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German election: first assessment – Germany shifts right

German election: first assessment – Germany shifts right

Though the final result has not yet been confirmed statements from German political leaders – including Merkel herself, who has spoken of a ‘disappointing’ result for the CDU/CSU – suggest that the final outcome will differ little from that suggested by the exit polls.

The final outcome of the election is therefore an end to the ‘grand coalition’ between Merkel’s CDU/CSU and the left wing SPD, which has suffered one of the worst electoral results in its history, but with the CDU/CSU almost certainly lacking enough support to form a majority coalition in the Bundestag with the FDP.

Since bringing either the right wing AfD or the left wing Left Party into the ruling coalition is categorically ruled out – and would be rejected by those parties if it were ever offered to them – that means that the only chance of a majority coalition is one which includes the Green Party.

Such a coalition would be difficult to achieve.  The Green Party emerged in the 1980s as an anti-establishment leftist party well to the left of the SPD.  Whilst it has long since put its origins behind it – today it is very much a part of the German establishment and is indeed by many measures the most pro-US, ‘liberal interventionist’ and anti-Russian party in Germany – much of its electoral support continues to be drawn on the basis of its old anti-establishment past.  How its supporters will react to it entering into a coalition with the arch-establishment CDU/CSU and FDP remains to be seen, and as of the time of writing it is not a foregone conclusion that this will happen.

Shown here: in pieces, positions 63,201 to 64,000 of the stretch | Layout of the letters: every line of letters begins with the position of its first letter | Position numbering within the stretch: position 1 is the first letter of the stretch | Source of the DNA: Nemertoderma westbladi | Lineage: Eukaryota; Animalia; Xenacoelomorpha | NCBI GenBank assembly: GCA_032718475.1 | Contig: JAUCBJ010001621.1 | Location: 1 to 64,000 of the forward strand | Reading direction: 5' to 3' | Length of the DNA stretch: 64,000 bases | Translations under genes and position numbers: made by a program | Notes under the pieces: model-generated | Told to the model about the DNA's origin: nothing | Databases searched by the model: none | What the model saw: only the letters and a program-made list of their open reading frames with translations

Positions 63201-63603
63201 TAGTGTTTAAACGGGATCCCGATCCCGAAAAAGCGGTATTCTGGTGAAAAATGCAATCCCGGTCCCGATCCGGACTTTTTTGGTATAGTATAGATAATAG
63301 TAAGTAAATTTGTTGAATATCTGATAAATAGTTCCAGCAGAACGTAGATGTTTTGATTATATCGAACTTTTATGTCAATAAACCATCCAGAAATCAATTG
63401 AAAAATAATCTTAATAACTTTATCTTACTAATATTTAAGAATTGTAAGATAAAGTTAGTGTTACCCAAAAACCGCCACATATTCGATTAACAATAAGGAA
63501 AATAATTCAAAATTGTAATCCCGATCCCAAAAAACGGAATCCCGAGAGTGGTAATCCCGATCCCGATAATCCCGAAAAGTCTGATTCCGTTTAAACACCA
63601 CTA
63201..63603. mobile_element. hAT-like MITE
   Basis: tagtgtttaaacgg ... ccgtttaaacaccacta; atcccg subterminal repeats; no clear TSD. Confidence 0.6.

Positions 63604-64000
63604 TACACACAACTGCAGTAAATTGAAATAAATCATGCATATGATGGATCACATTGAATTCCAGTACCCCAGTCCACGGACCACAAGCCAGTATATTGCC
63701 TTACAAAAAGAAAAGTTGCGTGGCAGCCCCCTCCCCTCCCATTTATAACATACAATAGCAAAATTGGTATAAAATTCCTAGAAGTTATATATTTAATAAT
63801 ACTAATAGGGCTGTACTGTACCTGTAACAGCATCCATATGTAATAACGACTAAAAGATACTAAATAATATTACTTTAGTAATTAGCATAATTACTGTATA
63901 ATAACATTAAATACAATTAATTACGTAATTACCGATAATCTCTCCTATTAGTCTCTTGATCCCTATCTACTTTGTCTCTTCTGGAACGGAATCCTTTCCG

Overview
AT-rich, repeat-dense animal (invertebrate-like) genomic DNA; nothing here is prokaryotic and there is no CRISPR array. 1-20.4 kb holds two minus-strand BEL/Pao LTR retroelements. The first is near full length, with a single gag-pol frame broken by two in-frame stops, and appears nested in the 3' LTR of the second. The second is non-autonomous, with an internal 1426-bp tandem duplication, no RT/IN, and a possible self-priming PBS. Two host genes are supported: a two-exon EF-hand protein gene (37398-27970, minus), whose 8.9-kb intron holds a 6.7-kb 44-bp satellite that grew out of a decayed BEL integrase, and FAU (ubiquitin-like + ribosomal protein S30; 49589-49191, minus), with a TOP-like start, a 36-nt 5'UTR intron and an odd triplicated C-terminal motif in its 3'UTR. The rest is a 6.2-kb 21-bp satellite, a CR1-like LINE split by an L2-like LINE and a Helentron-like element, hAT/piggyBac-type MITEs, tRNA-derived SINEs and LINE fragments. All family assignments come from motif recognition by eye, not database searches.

Needless to say, if a coalition with the Greens cannot be patched up, Germany’s future CDU/CSU/FDP government will lack a majority in the Bundestag, making it even less stable that it would be with the Greens in the coalition, and even less likely to forge ahead with fundamental changes to Germany’s established positions.

The inescapable fact of the German election is that Germany has shifted decisively to the right.  The only two parties which have achieved gains in the election are the AfD, which by German standards is right wing, and the FDP, which is centre-right.

By contrast the traditional standard bearer of the left – the SPD – has fallen back, as has the CDU/CSU at the centre.

The right wing shift has however proved insufficient to dethrone the CDU/CSU from its position at the heart of German politics, increasing the sense of paralysis which is at the heart of Germany’s problems.

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That means that some of the changes some people have been willing on Germany are now all but impossible.